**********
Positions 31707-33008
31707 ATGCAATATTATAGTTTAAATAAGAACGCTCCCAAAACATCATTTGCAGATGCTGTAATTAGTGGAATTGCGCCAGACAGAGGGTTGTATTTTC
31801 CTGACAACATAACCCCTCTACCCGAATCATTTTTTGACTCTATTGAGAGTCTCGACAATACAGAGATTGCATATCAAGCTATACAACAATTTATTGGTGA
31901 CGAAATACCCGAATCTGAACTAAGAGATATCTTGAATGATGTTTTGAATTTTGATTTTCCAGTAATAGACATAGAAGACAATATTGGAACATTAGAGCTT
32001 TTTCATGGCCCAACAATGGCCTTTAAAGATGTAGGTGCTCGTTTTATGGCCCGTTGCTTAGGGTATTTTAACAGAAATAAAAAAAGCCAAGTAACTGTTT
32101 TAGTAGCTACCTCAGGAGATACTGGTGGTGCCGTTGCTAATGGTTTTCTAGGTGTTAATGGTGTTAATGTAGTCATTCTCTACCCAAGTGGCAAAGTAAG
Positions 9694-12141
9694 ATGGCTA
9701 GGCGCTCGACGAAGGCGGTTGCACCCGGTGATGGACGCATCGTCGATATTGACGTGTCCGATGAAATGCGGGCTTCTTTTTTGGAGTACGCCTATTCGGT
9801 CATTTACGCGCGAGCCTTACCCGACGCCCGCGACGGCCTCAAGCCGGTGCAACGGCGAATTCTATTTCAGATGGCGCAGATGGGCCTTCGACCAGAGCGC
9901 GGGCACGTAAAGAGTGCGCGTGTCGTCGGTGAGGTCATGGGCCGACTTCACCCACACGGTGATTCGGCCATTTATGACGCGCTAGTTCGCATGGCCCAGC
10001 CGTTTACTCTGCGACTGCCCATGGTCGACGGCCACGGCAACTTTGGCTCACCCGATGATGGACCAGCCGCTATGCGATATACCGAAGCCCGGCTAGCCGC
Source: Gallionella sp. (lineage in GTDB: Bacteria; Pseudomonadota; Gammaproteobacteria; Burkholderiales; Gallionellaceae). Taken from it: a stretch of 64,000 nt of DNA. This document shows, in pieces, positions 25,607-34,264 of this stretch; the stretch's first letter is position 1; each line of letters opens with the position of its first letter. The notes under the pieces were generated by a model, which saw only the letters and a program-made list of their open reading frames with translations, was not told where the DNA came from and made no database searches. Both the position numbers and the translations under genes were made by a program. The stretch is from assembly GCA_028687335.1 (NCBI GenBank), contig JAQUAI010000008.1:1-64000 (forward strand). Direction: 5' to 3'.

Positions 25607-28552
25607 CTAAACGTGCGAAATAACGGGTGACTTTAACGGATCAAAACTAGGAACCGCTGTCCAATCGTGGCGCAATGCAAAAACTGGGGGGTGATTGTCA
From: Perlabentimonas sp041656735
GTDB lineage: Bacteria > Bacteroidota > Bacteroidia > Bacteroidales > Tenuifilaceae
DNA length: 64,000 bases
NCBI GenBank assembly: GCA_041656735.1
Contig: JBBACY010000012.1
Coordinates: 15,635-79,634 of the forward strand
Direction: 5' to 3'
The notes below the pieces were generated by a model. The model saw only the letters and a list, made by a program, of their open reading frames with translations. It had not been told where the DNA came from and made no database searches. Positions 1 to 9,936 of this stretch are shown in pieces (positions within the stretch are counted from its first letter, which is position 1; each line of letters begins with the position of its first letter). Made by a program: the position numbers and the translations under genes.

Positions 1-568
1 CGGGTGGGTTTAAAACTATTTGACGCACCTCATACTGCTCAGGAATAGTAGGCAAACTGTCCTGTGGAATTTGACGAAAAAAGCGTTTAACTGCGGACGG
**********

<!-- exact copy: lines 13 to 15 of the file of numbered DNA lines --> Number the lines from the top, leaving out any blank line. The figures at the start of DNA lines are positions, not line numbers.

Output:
Source: Gallionella sp. (lineage in GTDB: Bacteria; Pseudomonadota; Gammaproteobacteria; Burkholderiales; Gallionellaceae). Taken from it: a stretch of 64,000 nt of DNA. This document shows, in pieces, positions 25,607-34,264 of this stretch; the stretch's first letter is position 1; each line of letters opens with the position of its first letter. The notes under the pieces were generated by a model, which saw only the letters and a program-made list of their open reading frames with translations, was not told where the DNA came from and made no database searches. Both the position numbers and the translations under genes were made by a program. The stretch is from assembly GCA_028687335.1 (NCBI GenBank), contig JAQUAI010000008.1:1-64000 (forward strand). Direction: 5' to 3'.

Positions 25607-28552
25607 CTAAACGTGCGAAATAACGGGTGACTTTAACGGATCAAAACTAGGAACCGCTGTCCAATCGTGGCGCAATGCAAAAACTGGGGGGTGATTGTCA